Be Sure to Protect Your Online Business With Strong Passwords

One problem with running an online business is that you have to think about security in ways not everyone really thinks about it. You have to keep your site as safe as you can manage from hackers. While there’s no way that’s perfectly safe from someone determined to break into your site, you can make it more difficult by using strong passwords.

Problem is, many people don’t. Others think they have strong passwords but don’t quite have it right.

You’ve probably seen sites telling you if you have a strong or weak password by the number of characters you use. That’s one factor, but it isn’t the only one you should be considering. “123456789” may count by length as a fairly strong password, passing the rule of 8 or more characters, but it’s also #3 on this list of the 20 most common passwords.

What Makes a Strong Password?

Eight characters minimum is a good place to start for creating a strong passwords, but it’s not enough. Many long passwords are still easily guessed and commonly used.

A mix of capital and lower case letters, along with numbers and at least one special character, such as @, #, $, %, ^, &, *, and so forth is better. Length is still needed, but these improve your security. Make sure that you aren’t using words, names, a row of letters or numbers, or other very simple to guess combinations.

All that sounds like a headache to memorize. It doesn’t have to be.

The infographic I linked to above suggests that you think of a sentence you can remember easily, and make your basic password out of the first letter of each word in the sentence, then make some letters uppercase, and add in some numbers and punctuation to make it more complex. That’s a pretty good way to make a more secure password that you can remember.

That said, there’s one more thing that makes a password strong. It’s that you don’t keep using the same password over and over again. Talk about a pain if you log into a lot of different sites.

That doesn’t mean it will be impossible to remember all your passwords. Add in something that makes the password unique to that site. Many people use a part of the website’s name to help them remember the password while making it unique from their passwords on other sites. This keeps it memorable, yet you don’t have to worry that one site being hacked will expose your password to every other website you log into.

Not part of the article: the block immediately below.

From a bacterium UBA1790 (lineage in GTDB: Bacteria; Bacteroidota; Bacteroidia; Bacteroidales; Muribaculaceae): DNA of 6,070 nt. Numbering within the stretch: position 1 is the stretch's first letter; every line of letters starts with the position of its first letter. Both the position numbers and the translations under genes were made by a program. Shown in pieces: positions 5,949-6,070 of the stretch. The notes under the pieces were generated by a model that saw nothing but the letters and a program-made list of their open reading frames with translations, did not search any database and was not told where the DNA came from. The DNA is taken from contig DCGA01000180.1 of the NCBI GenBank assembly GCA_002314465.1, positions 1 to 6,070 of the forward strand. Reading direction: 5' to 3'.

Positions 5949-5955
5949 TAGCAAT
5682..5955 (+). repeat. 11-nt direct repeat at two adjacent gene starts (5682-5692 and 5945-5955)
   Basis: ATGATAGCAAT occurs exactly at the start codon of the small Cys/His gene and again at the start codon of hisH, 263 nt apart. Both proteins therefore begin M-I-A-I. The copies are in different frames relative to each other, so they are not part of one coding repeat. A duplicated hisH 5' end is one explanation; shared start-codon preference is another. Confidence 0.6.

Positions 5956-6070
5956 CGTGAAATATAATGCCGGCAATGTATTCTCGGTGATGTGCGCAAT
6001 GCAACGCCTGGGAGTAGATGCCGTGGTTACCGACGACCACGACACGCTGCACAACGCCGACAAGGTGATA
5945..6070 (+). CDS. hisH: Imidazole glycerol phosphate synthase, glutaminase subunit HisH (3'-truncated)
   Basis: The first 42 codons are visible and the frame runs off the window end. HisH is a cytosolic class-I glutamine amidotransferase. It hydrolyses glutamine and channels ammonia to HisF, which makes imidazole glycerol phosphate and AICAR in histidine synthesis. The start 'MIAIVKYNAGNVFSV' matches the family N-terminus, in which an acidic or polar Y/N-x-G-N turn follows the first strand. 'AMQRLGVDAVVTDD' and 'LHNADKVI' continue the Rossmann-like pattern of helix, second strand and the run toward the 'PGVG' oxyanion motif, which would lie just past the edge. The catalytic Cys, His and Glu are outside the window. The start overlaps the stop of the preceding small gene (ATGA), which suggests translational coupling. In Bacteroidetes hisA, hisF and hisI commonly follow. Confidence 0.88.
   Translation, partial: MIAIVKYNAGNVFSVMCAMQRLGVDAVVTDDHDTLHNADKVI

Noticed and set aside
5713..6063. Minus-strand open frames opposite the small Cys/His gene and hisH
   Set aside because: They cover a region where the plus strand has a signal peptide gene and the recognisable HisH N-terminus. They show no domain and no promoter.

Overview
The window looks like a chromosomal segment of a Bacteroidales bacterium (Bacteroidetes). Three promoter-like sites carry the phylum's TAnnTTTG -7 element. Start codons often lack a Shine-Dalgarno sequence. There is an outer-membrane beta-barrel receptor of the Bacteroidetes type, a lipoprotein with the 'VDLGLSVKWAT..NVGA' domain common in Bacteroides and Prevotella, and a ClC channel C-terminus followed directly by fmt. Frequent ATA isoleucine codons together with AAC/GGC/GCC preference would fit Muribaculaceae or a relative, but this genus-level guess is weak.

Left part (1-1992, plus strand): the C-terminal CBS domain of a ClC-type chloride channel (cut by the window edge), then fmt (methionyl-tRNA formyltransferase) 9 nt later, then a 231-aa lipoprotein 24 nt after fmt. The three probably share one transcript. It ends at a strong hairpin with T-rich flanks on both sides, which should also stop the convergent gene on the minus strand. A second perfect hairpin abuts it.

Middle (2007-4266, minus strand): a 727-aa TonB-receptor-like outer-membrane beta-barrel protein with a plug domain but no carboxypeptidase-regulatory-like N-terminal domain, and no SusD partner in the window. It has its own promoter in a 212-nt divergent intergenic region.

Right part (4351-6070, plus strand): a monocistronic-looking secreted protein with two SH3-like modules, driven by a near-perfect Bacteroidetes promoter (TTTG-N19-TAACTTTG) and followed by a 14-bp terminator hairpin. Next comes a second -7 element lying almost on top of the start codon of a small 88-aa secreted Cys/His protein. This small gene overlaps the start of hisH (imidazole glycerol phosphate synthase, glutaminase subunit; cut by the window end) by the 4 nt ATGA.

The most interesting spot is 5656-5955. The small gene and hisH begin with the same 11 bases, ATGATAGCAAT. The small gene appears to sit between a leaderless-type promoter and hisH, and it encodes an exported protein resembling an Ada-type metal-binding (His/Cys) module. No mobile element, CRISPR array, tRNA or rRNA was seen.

One challenge can be that some sites won’t let you use punctuation or special characters. You should have fairly complex passwords available for such sites, although I think that’s getting to be less of a problem.

I’ll be the first to admit that changing your old passwords to more secure versions is tedious. Really, really tedious, in fact. And while you may never have a site you own be hacked, it can happen to anyone, and that includes other places you log in. Better to have your password be unique to a particular site so the hack of one site doesn’t leave you scrambling to change your password all over the place.

Secure Your Business Logins the Best You Can

Sometimes passwords can be figured out with what is called a brute force attack – that is, a software keeps trying to log in until it succeeds. If you have WordPress installed on your site, for example, you can make that more difficult by installing a plugin to limit how many login attempts someone can make before being locked out for a time. There are other things you can do to protect your own WordPress installations, and this article at WP Beginner has some good suggestions.

And of course, there’s sadly no such thing as perfect security online. You can try your hardest, but sometimes things are out of your control. Just do the best you can so that your sites, your business and any other place you log in online is as secure as you can make it.

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